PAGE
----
McDermott’s Annual European Competition Review summarizes key developments in European competition rules. During the previous year, several new regulations, notices and guidelines were issued by the European Commission. There were also many interesting cases decided by the General Court and the Court of Justice of the European Union. All these new rules and judicial decisions

Between 2012 and 2013, Marine Harvest ASA (“Marine Harvest”), a Norwegian seafood company, acquired Morpol ASA (“Morpol”), a Norwegian producer and processor of salmon. Marine Harvest notified the transaction to the European Commission under the European Union’s Merger Regulation (“EUMR”), but implemented it prior to the European Commission having

On 14 January 2017, the Italian Council of Ministers approved the Legislative Decree implementing Directive 2014/104/EU on certain rules governing actions for damages under national law for infringements of the competition law provisions of the Member States and of the European Union (the “Directive”). The final version of the Legislative Decree has not been published

In May 2015, the European Commission (the Commission) launched a sector inquiry in the field of e-commerce in the context of its Digital Single Market strategy. Its aim was to obtain an overview of prevailing market trends, gather evidence on potential barriers to competition linked to the growth of e-commerce and understand the prevalence of certain, potentially restrictive, business practices and the underlying rationale for their use.

In the course of this inquiry, the Commission gathered evidence from nearly 1,800 companies active in the e-commerce of consumer goods and digital content and analyzed around 8,000 distribution contracts. On 18 March 2016, the Commission published its initial findings showing that geo-blocking is widespread in the European Union due to unilateral decisions by companies not to sell abroad as well as contractual barriers set up by companies preventing consumers from shopping online across EU borders.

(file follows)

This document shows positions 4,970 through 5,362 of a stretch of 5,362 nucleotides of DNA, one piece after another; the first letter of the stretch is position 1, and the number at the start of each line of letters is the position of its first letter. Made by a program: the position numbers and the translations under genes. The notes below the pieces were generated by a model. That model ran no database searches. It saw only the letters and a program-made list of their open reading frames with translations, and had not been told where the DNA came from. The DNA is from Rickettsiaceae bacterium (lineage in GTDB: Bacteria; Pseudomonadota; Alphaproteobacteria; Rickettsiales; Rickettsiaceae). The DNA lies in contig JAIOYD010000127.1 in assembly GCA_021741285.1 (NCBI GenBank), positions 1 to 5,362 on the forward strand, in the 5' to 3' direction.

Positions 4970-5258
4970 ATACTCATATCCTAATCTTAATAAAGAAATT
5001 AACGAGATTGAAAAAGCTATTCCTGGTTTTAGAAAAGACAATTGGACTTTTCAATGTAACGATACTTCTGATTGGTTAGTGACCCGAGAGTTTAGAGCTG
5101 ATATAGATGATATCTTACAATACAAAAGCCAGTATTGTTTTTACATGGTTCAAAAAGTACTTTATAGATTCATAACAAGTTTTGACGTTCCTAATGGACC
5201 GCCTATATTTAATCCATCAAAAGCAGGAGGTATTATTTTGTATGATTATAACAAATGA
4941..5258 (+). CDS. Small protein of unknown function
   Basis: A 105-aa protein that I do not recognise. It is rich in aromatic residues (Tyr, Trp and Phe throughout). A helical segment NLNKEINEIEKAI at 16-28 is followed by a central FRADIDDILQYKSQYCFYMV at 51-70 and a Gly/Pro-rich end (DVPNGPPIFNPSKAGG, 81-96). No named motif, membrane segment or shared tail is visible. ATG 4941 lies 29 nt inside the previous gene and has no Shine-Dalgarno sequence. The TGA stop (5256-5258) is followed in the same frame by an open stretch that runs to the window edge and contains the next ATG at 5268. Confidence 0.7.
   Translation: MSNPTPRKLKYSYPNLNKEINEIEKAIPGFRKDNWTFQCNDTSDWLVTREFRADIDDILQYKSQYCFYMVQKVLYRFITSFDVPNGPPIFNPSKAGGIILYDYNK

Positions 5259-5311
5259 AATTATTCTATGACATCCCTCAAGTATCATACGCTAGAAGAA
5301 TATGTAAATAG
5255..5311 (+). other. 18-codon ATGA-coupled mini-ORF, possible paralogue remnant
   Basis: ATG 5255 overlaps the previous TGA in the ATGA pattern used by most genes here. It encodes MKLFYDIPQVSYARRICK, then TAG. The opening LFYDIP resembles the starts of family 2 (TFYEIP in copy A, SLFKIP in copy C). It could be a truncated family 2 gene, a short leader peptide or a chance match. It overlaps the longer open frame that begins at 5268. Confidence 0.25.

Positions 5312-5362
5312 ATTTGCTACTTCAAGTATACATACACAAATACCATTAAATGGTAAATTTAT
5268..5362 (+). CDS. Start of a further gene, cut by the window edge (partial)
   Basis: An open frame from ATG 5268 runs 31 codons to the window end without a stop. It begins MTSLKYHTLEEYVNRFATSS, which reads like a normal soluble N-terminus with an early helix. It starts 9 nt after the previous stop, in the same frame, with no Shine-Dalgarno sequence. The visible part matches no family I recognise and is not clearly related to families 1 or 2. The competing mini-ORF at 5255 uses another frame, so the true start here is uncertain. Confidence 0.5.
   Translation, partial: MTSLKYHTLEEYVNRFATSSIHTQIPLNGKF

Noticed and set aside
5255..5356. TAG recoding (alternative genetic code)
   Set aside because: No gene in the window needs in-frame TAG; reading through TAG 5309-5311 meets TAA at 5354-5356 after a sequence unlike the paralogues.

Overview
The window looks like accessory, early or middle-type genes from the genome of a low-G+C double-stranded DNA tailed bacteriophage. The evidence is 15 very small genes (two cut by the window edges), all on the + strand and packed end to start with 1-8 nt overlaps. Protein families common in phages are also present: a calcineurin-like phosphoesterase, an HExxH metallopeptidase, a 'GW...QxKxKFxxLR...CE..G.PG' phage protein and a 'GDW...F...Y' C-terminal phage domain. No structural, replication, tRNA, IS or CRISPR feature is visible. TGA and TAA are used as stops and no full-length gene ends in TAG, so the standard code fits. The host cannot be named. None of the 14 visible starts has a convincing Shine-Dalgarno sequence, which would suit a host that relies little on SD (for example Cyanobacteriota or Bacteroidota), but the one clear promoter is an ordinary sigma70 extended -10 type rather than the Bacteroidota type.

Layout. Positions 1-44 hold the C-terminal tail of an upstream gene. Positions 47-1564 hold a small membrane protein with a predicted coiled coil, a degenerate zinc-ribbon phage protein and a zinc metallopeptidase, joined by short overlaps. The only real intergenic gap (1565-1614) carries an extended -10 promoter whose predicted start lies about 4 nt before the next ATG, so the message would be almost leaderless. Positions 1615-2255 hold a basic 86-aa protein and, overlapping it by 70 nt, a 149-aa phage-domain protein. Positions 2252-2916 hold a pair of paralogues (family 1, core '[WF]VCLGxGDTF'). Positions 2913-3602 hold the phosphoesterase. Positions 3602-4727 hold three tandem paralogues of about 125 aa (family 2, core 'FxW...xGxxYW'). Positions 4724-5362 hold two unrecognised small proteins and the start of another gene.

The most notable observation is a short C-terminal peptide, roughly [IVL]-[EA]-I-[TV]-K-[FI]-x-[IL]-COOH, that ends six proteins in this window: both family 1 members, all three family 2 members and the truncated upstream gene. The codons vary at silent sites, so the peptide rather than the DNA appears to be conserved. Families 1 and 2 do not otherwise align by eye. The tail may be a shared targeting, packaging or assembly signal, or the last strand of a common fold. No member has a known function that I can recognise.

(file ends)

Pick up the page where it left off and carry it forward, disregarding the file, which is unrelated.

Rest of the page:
On 15 September 2016, the Commission completed its preliminary report (the Preliminary Report), which confirms the fast growth of e-commerce in the European Union and identified business practices that might restrict competition and limit consumer choice.
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In the European Union (EU), at the inception of a joint venture (JV), parent companies must determine whether the newly created structure presents a full-functionality nature, which depends on its degree of autonomy. The answer to this question will determine the legal framework applicable to it.

On the one hand, if the JV is full-function

McDermott’s Antitrust M&A Snapshot is a resource for in-house counsel and others who deal with antitrust M&A issues but are not faced with these issues on a daily basis. In each quarterly issue, we will provide concise summaries of Federal Trade Commission (FTC), Department of Justice (DOJ) and European Commission (EC) news and events related

On 27 November, the Italian Competition Authority dawn raided a major South African company for alleged excessive pricing of its oncology products in Italy. According to a complaint by one of the most active consumer associations in Italy, the group would have required the Italian Medicines Agency (AIFA) to align the price of its products,

by Rohan Massey, Lionel Lesur, Veronica Pinotti, Vincent Schröder

All e-commerce businesses active in the European Economic Area (EEA) should review their current processes, policies, terms and documentation and implement any changes before 13 June 2014 to ensure they are compliant with the new national laws of the EU Member States implementing

by Martina Maier and Philipp Werner

The European Union’s (EU) national competition authorities (NCA) and the European Commission have agreed upon best practices on cooperation in cross-border mergers.  The best practices’ stated aim is to enhance cooperation in merger cases where the European Commission Merger Regulation does not apply and the merger needs to be